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Posted by daveklepper on Sunday, July 23, 2017 1:45 PM

NKP, you might be interested that I have translated the Shaker Simple Gifts Hymn, "The Gift to be simple is the Gift to be free..." into both Hebrew and Arabic, and sang all three languages to a small audience a the BYU Jerusalem Center.  A good friend who has a government posiiton took me as his guest in the front row center of a cantorial concert by a renown Cantor, and one of the works sung was "Old Man River."  About half way through, I joined him, not on stage but from my seat, and nobody objected, and I do know that song well.  Past 4th of July I did entertain a few young students with railroad songs, Old 97, Chattanooga Choo Choo, and I've been Working on the Railroad.  I think I did include that last one in the lounge car to Atlanta.

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Posted by MidlandMike on Sunday, July 23, 2017 10:13 PM

I had heard that the electric pianos were a target for thieves when the cars sat in the coach yard.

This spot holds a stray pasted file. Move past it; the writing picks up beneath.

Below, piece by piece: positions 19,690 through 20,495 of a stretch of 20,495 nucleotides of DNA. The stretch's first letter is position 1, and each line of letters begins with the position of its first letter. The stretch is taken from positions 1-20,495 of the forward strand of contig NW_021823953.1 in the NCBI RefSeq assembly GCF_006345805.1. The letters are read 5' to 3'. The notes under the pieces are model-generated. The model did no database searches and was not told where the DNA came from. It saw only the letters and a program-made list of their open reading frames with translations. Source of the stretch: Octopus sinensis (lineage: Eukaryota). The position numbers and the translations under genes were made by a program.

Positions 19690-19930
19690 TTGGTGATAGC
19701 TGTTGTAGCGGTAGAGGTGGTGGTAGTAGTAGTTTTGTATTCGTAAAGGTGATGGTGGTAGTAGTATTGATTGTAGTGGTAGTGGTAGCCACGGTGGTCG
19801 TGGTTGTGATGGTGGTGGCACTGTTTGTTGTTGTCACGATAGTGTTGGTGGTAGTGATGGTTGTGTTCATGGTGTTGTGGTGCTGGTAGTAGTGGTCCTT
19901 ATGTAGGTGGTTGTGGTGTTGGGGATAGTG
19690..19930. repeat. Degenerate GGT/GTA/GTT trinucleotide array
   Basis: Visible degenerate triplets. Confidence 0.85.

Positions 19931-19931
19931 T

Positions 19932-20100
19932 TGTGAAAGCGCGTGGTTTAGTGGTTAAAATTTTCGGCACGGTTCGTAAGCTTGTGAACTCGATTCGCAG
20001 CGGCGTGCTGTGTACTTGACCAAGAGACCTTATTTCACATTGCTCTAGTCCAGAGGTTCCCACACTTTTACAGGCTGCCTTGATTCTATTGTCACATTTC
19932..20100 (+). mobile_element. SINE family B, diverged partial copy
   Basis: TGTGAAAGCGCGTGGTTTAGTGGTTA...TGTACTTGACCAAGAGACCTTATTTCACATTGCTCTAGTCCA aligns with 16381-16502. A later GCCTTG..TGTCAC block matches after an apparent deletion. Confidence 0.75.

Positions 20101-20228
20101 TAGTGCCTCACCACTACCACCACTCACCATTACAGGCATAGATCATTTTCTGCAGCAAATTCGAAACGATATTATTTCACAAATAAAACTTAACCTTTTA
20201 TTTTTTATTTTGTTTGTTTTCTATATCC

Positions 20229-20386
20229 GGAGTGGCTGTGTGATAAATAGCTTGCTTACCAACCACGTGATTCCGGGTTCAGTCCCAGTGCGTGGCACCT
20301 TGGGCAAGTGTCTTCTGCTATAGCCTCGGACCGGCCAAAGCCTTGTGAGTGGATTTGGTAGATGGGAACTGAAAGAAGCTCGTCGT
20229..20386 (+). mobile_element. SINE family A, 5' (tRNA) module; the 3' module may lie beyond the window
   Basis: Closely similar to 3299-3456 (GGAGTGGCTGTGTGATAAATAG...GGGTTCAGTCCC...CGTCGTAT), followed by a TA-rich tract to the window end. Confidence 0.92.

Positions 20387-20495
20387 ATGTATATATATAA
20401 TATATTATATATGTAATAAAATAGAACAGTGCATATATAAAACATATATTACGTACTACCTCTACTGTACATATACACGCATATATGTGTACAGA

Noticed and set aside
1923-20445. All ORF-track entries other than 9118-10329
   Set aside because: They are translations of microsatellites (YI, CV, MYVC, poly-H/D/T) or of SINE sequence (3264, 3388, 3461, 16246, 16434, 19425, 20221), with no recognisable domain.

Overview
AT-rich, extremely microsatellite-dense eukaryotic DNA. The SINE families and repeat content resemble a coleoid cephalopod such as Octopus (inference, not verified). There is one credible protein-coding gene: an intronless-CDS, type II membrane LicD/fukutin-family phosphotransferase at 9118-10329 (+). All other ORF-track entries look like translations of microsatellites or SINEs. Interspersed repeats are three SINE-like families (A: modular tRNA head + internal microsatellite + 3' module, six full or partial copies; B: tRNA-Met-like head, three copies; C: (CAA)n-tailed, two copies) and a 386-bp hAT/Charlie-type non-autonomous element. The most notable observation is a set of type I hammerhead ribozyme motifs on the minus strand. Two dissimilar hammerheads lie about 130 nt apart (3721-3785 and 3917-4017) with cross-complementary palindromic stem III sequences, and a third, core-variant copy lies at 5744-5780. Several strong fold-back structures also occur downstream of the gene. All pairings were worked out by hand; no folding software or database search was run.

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Posted by CMStPnP on Monday, July 24, 2017 10:01 AM

Suk du blah!   Onto Quebec!!!

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Posted by richg1998 on Monday, July 24, 2017 3:09 PM

That could be very nice. I live near Northampton, Ma and the new Amtrak station is fairly busy at times since Amtrak started coming through this area after many years.

I have talked with some who wished Amtrak would go into Montreal.

A bike trail I ride is right next to the former Union Station. The new platform is nearby with a restaurant at the former station.

Rich

N

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Posted by rcdrye on Monday, July 24, 2017 4:56 PM

I think the plan is still on for a 2018 service resumption.  The chief remaining obstacle is completion of the pre-clearance area at Central Station, which is also required by the Adirondack.

The "Le Pub" (Amtrak 3100-3105) cars that ran in the Montrealer between 1974 and about 1978 were rebuilt US Army hospital cars of Korean War vintage.  Amtrak got them from the Army in early 1973 in virtually unused condition in a GSA move for about $1000 apiece.  A couple of them ended up belonging to NCDOT for Piedmont use (though not as "Le Pub"...)